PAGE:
Hastings fined £735,000 by FSA for cancelling motor policies

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The Independent Online

Hasting Direct, the car, home and travel insurer, was landed with a £735,000 fine by the Financial Services Authority yesterday, after it cancelled the motor insurance policies of more than 4,500 customers at short notice.

The insurer, owned by the antipodean financial services company Insurance Australia Group, cancelled the policies last summer after realising it had accidentally under-priced them. The customers had to take out new insurance at short notice, and many were deprived of the opportunity to earn a no-claims discount for the period they were insured. The FSA said some may find it difficult to obtain new policies elsewhere, as they must declare that they have recently had a policy cancelled.

Hastings invoked a clause in its terms and conditions to push through the cancellations, but the FSA said such clauses were not designed for use in this kind of circumstance.

The regulator also criticised Hastings for its handling of affected customers. It paid compensation for stress and inconvenience only to those who followed formal complaints procedures. The FSA said the company should have been more proactive, and offered compensation to all of those affected.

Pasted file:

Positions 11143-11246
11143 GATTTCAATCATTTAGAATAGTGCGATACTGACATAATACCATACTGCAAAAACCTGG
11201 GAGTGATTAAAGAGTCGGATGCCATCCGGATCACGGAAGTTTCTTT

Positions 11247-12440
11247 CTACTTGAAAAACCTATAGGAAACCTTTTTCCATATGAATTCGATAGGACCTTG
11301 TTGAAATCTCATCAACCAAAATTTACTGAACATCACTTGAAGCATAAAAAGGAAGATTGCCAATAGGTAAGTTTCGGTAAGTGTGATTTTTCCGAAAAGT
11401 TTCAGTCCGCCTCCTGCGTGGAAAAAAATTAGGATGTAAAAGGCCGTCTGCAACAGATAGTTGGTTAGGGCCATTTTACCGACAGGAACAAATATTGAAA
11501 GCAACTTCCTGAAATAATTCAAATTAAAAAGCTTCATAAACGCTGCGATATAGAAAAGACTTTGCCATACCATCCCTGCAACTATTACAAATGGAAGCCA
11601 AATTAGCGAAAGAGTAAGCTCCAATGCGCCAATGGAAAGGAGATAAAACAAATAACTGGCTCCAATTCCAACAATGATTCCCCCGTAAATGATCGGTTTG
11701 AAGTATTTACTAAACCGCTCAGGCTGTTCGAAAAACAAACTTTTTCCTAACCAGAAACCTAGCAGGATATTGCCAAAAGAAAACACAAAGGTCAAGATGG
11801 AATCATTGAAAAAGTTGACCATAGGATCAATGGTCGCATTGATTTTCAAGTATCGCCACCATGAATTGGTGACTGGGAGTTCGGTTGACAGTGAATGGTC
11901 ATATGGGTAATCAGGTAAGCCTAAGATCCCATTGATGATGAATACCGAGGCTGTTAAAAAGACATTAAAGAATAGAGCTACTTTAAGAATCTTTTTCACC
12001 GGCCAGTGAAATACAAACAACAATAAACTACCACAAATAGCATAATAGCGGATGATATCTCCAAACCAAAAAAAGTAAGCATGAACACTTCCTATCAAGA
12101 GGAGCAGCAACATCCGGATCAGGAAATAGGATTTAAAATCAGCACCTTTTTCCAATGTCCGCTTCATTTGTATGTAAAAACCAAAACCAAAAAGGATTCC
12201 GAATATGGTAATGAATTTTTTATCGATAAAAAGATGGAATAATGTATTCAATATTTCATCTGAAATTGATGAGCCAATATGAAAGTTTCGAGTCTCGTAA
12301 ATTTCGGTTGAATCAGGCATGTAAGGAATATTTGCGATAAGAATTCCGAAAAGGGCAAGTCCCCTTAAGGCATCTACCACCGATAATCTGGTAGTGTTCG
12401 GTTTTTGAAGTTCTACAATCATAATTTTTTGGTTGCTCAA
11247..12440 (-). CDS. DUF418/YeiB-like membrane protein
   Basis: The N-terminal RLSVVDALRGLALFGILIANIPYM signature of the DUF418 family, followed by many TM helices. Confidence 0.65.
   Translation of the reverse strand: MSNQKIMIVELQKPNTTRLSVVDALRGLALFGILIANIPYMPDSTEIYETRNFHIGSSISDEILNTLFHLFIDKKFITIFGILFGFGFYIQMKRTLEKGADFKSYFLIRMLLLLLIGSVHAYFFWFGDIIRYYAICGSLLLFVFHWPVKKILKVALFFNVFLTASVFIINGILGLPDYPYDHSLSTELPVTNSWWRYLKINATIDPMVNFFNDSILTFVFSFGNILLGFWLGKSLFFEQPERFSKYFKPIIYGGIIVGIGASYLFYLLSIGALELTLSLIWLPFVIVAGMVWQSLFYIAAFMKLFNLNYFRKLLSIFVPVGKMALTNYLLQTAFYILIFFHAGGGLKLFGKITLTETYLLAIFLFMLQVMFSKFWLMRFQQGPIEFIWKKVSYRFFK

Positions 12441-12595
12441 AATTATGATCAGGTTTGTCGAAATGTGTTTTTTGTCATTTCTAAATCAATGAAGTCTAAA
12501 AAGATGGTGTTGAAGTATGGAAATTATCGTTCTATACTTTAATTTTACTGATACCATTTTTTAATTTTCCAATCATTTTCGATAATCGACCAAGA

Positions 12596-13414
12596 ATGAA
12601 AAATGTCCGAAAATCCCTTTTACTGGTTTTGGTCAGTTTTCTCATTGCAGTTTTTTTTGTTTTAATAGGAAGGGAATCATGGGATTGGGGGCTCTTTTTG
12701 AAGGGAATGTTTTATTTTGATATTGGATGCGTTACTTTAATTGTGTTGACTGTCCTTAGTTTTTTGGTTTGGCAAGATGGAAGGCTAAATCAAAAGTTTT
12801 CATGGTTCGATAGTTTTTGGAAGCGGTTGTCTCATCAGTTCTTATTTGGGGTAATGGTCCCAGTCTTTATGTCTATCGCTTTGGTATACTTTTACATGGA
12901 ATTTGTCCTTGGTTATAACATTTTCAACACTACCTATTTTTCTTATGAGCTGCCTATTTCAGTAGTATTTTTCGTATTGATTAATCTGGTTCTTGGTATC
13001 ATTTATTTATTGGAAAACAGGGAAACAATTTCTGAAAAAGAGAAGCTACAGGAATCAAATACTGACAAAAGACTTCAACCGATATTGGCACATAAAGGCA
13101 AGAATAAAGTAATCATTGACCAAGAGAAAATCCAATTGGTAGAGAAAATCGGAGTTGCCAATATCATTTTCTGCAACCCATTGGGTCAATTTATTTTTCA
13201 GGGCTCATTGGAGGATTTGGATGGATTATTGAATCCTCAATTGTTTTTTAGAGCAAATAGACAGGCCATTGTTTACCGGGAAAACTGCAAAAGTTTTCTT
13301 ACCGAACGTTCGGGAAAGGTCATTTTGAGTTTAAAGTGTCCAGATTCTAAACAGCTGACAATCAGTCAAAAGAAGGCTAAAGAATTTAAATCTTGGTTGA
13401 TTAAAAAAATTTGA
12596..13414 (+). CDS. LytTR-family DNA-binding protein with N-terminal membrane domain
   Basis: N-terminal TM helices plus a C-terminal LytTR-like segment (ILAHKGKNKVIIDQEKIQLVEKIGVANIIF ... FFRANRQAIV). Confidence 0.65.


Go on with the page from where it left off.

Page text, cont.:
Margaret Cole, the FSA's director of enforcement, said: "The FSA has stressed to all firms the importance of treating their customers fairly but it is clear that Hastings put its own interests ahead of those of its customers. The firm failed to consider properly what effect cancelling policies might have on its customers which illustrates that the fair treatment of customers had not been embedded into its corporate culture as our 'Treating Customers Fairly' principle clearly requires." The FSA said Hastings would have been fined a little over £1m had it not agreed to settle the case at an early stage.

A spokesman for Hastings said: "While Hastings does not consider the use of a cancellation clause is of itself unfair, it does accept that in this instance these particular processes and procedures could have been better."

Meanwhile, motor insurers could start to run out of claims reserves in two years if they continue to release reserves to subsidise policy prices under pressure from comparison sites, a survey said yesterday.

Reserves – money held back to meet future claims – are at their lowest since 2001 after insurers released more than £1bn in the past year to subsidise motor policies, EMB, a consultancy, said.